"This is remarkable for a first novel. Not just a gripping story but also a cleverly constructed narrative. I am looking forward to reading the next Pauline Barclay novel but I know I will need to start it on a day when I haven’t got too much else on because I couldn’t put this one down!"
Magnolia House is available in Kindle and paperback click HERE for details
Signed copies of Magnolia House are available, please click HERE for details.
Monday, 28 September 2020
The wonderful Kitty Costain talks about her meeting with Bertie Costain and how her life was to change forever in a way she could never have imagined. “Believe you me, fiction has nothing on real life.’ Kitty Costain.
Click HERE To read more about, In the Cold Light of Day
Available in Kindle and paperback.
Signed paperback copies are available. Click HERE to find out more.
Friday, 25 September 2020
nothing more entertaining than little tales that make you smile. So in an
attempt to brighten up October, I will be running a special feature titled, Anecdotal.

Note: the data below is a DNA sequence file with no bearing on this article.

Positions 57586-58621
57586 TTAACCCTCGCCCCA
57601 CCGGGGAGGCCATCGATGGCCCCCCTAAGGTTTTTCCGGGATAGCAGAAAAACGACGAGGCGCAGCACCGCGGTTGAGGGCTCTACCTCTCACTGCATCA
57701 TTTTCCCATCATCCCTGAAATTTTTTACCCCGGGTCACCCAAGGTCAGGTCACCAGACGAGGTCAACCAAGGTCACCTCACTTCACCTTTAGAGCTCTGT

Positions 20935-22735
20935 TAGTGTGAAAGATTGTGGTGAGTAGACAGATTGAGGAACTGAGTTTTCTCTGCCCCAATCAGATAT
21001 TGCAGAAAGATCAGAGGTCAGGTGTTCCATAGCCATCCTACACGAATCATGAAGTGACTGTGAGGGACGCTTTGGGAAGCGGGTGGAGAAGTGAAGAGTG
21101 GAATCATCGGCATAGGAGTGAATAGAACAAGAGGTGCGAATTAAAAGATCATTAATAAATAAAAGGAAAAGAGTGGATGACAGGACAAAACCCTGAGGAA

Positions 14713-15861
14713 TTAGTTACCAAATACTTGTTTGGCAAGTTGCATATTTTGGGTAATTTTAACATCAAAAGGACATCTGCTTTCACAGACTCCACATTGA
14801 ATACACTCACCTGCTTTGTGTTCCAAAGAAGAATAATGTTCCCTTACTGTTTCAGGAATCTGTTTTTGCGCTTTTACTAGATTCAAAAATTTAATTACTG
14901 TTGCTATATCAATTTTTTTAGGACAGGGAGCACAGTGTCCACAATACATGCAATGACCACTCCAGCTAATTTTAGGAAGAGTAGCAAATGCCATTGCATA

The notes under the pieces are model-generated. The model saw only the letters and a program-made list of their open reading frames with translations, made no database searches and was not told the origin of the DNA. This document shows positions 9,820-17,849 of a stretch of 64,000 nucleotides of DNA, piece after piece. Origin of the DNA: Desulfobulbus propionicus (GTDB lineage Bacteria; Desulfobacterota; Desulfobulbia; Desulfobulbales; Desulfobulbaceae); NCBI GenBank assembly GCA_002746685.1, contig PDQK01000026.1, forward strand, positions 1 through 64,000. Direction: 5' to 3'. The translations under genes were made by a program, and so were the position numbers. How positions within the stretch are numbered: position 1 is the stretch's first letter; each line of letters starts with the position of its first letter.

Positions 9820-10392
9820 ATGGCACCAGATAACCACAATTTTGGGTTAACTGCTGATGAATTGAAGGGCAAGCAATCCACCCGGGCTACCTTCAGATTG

Anecdotal is where a few special peeps share a little story that has amused or
left them speechless. I am kicking off this fun feature with my anecdotal, The
My parents never had a car when I was a child, in fact I was in my late teens before dad bought a car. As a child, the thought of going out in a car was one of the most magical things that could happen to me. So you can imagine how excited I was when a neighbour, who owned a very large black car would, from time to time, take me and his daughter to school. The thrill of sitting in that beautiful car for the three long minutes ride to the school gates has remained with me. We moved away and the occasional rides ended. The years slipped by and I was a grown adult. One day my mum reminded me of the ride to school in Mr Powell’s car. ‘You had no idea about the car,’ she said. Of course, I did, it was big, black and shiny. At around six years old, I had never realized why Mr Powell had such a beautiful car. My mum enlightened me. Mr Powell was an undertaker and his daughter and me used to travel to school in a hearse!